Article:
1714, Peace of Rastatt King George I

Peace treaties of Rastatt and Baden

After Villars' successes on the Rhine a conference was held at Rastatt between Eugen and Villars. As happened more often with Louis the signed preliminaries were rejected as unsatisfactory at Versailles. Eugen then left Rastatt 7 February, and Villars implored Louis to step down on his additional demands.

The peace of Rastatt of 7 March 1714 gave Charles VI the Spanish Netherlands, Naples, Milan, Sardinia and Mantua. The elector of Bavaria and the bishop of Cologne were reinstated. France got Landau. A similar treaty was signed with the empire in Baden on 7 September 1714.

Politics and epilogue

The United Kingdom

In December 1713 Queen Anne had become seriously ill. With all commands in the army and fleet in Tory or even Jacobite hands England dreaded a civil war in case the pretender would be invited by someone. The Whigs now took countermeasures against such an event, and Marlborough already was already appointed by Hannover as supreme commander in case the queen died. The Dutch outfitted a squadron of warships and held their troops ready to intervene in England on behalf of the elector of Hannover.

The queen did not die immediately and opened parliament on 15 February 1714. Harley officially declared that there would be no change in the succession, but secretly invited the pretender on condition that he would change his religion. The Whigs, who were full of suspicions against the government, now moved a motion to invite the prince-elector of Hannover to take up his seat in the House of Lords. This split the Tory party: Hanmer now became leader of the Tory faction that supported Hannover. Argyll created a row about the Jacobite threat, and the motion was carried by the opposition.

The pretender refused to change his religion. Though Harley now attached himself to the Hannoverian succession Bolingbroke took measures to pursue the succession of the pretender: Argyll was fired and a lot of Whig-officers were told to sell their posts. The Hannoverians now made a treaty for support by the Dutch. Anti-pretender officers started organizing a secret army, and Marlborough prepared to return to England.

Now Harley wanted to evict St John because his malversations and theft from the treasury had gone too far, but Abigail, bribed by Bolingbroke, convinced the queen to close parliament on 9 July. In a cabinet meeting on July 27th the queen then fired Harley. Bolingbroke thus came into power and on 28 July he held a meeting to reconstruct a government with the Whigs, but these would only agree if Bolingbroke was willing to reinstate the officers removed from the army. On one of the last days of her life Queen Anne made Shrewsbury Lord Chancellor. She died 1 August 1714.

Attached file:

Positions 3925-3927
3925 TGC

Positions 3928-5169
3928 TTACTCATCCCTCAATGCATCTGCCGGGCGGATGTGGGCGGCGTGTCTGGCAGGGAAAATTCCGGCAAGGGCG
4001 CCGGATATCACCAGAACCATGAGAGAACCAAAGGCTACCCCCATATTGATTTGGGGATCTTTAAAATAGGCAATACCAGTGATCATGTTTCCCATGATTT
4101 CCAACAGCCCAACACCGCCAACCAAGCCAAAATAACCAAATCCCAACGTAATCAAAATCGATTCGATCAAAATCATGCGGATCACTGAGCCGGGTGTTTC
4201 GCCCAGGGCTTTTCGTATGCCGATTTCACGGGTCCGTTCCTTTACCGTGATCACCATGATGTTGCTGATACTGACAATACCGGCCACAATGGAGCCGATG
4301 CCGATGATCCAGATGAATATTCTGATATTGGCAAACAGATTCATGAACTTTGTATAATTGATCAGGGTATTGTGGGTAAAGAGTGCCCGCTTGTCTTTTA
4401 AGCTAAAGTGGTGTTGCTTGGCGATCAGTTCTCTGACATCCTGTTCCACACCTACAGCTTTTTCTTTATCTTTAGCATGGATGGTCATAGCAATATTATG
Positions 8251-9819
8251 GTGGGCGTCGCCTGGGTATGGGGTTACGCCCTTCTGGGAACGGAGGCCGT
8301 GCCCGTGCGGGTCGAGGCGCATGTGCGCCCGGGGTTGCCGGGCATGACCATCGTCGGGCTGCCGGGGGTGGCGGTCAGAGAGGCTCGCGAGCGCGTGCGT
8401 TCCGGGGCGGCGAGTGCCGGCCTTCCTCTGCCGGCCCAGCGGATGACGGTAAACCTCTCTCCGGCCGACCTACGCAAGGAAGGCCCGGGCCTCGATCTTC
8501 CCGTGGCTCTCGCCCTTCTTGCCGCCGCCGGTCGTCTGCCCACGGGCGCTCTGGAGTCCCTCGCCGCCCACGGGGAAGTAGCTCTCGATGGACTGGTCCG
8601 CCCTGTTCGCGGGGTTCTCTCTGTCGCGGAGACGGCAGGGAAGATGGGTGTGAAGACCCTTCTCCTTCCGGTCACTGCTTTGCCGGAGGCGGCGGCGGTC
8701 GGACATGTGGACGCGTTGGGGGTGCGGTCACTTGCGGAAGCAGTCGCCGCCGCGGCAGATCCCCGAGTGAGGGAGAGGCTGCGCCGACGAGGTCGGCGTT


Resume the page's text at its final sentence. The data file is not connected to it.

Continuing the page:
All kinds of military measures were now taken swiftly. The Hannoverian ambassador named 25 regents. Bolingbroke was sacked 16 August and his documents seized. George I landed 18 September. George I soon sacked all the Tories except Nottingham who was appointed, sacked Ormonde and fully reinstated Marlborough. A new Whig parliament was now chosen and an era of 40 years of Whig domination started. Harley, St. John and Ormonde were impeached. Bolingbroke fled to become secretary of state of the pretender. Harley was locked up in the Tower. Ormonde would soon also be a refugee in France.

The United Kingdom had not only won in Utrecht but also in another field. At the end of the war it had a debt of £ 54 mln on which each year £ 3,351,358 of interest had to be paid. A burden it could easily bear. France on the other hand was financially ruined.

The United Provinces

On the one hand one can say that the United Provinces survived the consequences of Charles II's last will, and that had they done otherwise would have been destroyed sooner or later. On the other hand they can be said to have gained nothing by the peace.

When they then had to bring back their army to 40,000 men in order to stabilize their finances, the UP lost their great power status. Whereas in 1700 their 50,000 men counted as one of the largest armies, the 40,000 of 1715 were only an army of mediocre size.(see Israel). The United Provinces now became the second rank power it naturally was on account of its resources.


Austria was potentially one of the winners: It had brought down the Hungarians, dominated Italy and gained the Southern Netherlands. An effective administration of these vast territories would easily make it a great power.


France was totally exhausted by the war and soon the achieved family relation with Spain would prove to count for nothing. Whereas at the start of the war it was the most formidable power in Europe one could now doubt if France or England was more powerful. Thus Louis was a winner at Utrecht, but 12 years of war had also incurred an enormous debt standing at 4,500 million livres in 1716.

According to a brochure printed in 1712 in London the French had a debt of 200 million (pounds?) and revenues of 77 million, while the English had a debt of 35 million and revenues of 43 million. The same brochure estimated the Dutch to have 50 million in debts and 18 million revenue. It was clear that France was crippled.

Abovementioned amounts are certainly not accurate. Also one should bear in mind that the English and the Dutch generally lend at a much lower interest rate than the French, which of course determines how much of the revenues has to be spent on interest.


Prussia had gained recognition as a kingdom, some small territories, and above all a military tradition that would one day turn it into a great power.